Brian Ahern, Contributing Writer
The Army Reserve Officers’ Training Corps (ROTC) and the ROTC club hosted a Remembrance Day ceremony on Monday to commemorate all of the fallen soldiers in and during the wars in Iraq and Afghanistan. A total of 32 readers, including students, faculty and staff, continuously read off the names of the 7,779 men and women who died in the conflicts. The event lasted all day, from 9 a.m. to 5 p.m., ending in a convocation led by Father Thomas Esposito and a flag lowering ceremony.
The ceremony has become an annual event since the 10th anniversary of 9/11, making this its third year. The ROTC club made a special effort this year to bring the event to the university’s awareness and decorated the campus with the flags of each of the branches of the military. This was the first year in which faculty volunteered to read.
The ceremony took place in Gorman faculty lounge, which, according to Nick Hedlesky, the senior member in charge of the event, was a location that “was central to campus, and with the windows there it was more viewable, which made it more public to everyone.”
Plenty of people attended the event, but there were often times when no one was present. Despite that, the names of dead continued vigilantly to be read out in an empty room, a fact that solidified the solemnity of the occasion, and added a note of sadness.
A table was set up at the ceremony specially designated to honor the three UD alumni who had fallen in military service, including Michael Hugh Fanning and Joseph Wacker, both of whom died in the Vietnam War, and Eric Hamm, who died in 1994 during a military training exercise in Japan.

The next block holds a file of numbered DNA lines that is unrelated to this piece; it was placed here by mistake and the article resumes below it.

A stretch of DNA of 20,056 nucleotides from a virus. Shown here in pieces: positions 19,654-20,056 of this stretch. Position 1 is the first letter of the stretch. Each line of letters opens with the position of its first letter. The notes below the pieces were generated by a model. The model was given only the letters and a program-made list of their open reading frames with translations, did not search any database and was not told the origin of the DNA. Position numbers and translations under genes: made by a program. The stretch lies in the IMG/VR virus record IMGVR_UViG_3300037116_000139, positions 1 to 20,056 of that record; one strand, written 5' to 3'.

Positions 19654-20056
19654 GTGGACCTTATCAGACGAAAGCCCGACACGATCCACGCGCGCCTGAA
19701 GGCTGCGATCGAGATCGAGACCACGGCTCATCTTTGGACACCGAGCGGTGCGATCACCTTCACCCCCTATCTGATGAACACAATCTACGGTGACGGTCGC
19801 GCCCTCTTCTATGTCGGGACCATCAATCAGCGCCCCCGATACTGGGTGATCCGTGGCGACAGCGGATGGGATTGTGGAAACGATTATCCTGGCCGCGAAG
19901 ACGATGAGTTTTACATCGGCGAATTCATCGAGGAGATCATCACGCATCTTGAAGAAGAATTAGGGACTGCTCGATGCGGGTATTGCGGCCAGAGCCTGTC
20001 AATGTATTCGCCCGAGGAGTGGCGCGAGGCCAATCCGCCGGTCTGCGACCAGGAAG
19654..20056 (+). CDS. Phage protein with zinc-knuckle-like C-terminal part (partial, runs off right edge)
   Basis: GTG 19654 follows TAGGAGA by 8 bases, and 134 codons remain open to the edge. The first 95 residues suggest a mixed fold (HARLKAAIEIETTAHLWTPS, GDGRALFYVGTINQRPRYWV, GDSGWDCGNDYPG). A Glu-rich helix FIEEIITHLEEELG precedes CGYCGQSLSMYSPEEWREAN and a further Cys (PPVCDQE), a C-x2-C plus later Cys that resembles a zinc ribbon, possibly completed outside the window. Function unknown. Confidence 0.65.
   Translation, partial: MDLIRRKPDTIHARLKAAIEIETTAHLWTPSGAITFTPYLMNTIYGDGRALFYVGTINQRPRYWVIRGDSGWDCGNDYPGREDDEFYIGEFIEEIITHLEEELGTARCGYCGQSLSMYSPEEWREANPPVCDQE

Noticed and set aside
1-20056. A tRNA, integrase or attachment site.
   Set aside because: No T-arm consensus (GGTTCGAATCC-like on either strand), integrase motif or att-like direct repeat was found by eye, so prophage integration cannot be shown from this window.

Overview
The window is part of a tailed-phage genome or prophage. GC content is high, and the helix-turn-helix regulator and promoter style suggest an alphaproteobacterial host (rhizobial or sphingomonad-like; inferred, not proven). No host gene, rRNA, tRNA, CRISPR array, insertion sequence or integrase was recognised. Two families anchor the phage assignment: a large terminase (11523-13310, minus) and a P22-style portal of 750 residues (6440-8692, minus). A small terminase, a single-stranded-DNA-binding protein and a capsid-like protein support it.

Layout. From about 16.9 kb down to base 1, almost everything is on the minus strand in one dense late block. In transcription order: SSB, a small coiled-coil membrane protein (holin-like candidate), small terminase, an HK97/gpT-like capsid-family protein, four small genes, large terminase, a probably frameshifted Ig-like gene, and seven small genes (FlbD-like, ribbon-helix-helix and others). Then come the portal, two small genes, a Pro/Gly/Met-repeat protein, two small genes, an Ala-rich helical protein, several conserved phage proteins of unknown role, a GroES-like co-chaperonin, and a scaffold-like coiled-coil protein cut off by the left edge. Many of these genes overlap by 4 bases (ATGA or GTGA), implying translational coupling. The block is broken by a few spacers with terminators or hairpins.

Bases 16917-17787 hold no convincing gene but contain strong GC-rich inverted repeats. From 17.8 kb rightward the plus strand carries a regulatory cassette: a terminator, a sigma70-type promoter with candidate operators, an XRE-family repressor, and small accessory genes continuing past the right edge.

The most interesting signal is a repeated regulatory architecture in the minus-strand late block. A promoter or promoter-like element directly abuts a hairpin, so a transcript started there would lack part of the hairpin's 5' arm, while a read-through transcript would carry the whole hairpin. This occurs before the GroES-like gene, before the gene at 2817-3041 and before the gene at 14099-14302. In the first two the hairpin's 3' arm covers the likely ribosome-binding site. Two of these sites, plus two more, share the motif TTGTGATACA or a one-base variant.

In addition to this event, the ROTC club, with the support of Aramark, set up a Missing Man’s table, dressed in a white table cloth and set with empty plates, glasses and chairs, with a different hat of each of the military branches at each place, in the cafeteria, serving as a reminder of the fallen veterans to all who walk by.
The members of the ROTC club were quick to express their appreciation for the solemn beauty of the ceremony.
“It’s really powerful just to hear name after name. It’s really a beautiful thing. There’s something about [it] that is very moving,” said junior Zach Kraus.
“I honestly think it’s wonderful that they’re coming and honoring all the veterans,” said Clarisse Finders, a civilian member of the ROTC club.
“My grandfather was a veteran in World War II and he died last year, so this is a little bit bittersweet but … I’m happy to see [veterans] honored in this way.”
Hedlesky was very appreciative of University of Dallas’ support of the ROTC event.
“We wouldn’t be able to do any of these events without the support of the campus, so we really respect all of our readers, all of the people who stopped in,” he said. “We really appreciate all of the support that we have been given and UD has always been great at giving us that support.”